Russia censores online encyclopedia
Russian internet encyclopedia lurkmore.ru was blacklisted for allegedly containing content promoting drugs, pedophilia and suicide, website bosses announced on November 12, 2012.
“This is without a doubt censorship,” Dmitry Homak, the website’s founder, told Russian daily Kommersant. “You cannot access drugs though our site or find out where to buy them. The law states that we should be notified that we are being drawn onto the black list before our page is blocked, but we received no such notice.”
The bill “On protection of children from information harmful to their health and development” was voted in by the Russian parliament, the Duma, in July 2012. The bill allowed the government to create a black list of internet sites that sell drugs, promote drug use, contain child pornography and propagate suicide.
The bill states that before sites are blacklisted, the provider should be contacted and ordered to remove the explicit content. If the content in question is removed, the site can continue to function.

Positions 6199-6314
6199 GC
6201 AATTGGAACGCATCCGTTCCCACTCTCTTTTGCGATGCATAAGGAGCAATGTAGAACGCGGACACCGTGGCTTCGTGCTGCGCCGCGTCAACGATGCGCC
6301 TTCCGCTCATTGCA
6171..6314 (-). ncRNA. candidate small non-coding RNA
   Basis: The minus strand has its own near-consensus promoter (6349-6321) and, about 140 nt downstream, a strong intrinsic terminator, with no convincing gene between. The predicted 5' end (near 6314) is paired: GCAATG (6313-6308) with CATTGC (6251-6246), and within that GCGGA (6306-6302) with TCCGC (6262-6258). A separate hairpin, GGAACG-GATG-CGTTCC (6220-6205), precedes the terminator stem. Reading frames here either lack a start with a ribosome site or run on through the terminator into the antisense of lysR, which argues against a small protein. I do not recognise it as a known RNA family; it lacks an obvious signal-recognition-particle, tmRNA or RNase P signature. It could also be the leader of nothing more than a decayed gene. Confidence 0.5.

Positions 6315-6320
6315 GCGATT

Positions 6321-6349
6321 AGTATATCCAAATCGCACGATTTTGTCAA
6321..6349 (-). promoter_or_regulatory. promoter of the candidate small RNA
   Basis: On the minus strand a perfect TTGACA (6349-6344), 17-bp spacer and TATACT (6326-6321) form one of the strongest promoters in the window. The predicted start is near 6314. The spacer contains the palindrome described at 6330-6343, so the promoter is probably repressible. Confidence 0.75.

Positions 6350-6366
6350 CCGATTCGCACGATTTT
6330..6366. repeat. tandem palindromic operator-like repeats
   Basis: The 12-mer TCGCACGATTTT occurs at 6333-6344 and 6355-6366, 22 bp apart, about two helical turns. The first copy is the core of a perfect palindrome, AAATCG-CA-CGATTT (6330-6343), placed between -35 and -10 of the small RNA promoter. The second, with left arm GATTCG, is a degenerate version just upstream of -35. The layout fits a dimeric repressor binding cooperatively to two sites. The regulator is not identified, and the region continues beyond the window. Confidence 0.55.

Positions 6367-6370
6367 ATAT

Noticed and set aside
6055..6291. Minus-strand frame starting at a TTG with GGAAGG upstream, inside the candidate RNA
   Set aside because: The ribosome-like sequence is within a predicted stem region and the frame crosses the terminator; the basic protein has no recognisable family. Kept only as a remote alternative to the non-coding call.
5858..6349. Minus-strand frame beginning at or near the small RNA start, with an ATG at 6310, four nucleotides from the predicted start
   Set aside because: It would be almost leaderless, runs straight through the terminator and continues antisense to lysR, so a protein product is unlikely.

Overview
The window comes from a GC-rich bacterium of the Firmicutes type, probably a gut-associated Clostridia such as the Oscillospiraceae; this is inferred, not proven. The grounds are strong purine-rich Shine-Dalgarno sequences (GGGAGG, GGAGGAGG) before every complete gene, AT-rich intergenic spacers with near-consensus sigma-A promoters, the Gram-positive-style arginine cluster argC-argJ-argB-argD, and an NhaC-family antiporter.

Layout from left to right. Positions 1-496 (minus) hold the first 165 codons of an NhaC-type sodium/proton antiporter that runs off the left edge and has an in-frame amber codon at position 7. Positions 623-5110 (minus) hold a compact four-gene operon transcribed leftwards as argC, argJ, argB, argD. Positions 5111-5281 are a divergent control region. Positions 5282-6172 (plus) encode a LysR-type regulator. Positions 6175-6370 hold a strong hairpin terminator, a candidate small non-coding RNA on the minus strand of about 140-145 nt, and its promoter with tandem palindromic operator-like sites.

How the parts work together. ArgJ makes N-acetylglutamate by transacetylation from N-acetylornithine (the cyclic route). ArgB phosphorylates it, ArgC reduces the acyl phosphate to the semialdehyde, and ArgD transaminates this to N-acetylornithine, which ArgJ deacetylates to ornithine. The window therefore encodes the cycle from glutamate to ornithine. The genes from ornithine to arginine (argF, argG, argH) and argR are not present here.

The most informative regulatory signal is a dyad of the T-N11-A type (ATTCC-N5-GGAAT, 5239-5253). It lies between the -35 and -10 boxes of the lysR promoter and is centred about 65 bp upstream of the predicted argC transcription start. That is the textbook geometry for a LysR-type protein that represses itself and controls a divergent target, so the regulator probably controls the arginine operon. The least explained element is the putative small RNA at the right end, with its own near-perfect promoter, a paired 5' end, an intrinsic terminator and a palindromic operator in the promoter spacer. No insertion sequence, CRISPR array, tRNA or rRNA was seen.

The bill was heavily criticized by civil rights organizations, major internet companies such as Mail.ru Group, Yandex and Google, as well as the Russian Presidential Council for Human Rights. Critics warned that the bill could be used to censor the internet.
On November 5, 2012 the Russian Ministry of Economy filed a draft proposal for a “Safe internet” bill. The bill is aimed at combating the spread of illegal web content, countering cyber attacks and torrent downloads (an engine used to download music and movies). The project aims to create a system for filtering contents and blocking the illegal sharing of data.
According to the International Intellectual Property Alliance (IIPA), Russia is a leader in illegal torrent downloads, ranking fourth on a IIPA’s global list for the amount of illegal content downloaded. IIPA records show that Russian users downloaded approximately 31 mln illegal copies of blockbuster movies in 2011.
In a recent report, the alliance recommended that the Russian Federal Anti-monopoly Agency expands to control illegal downloads.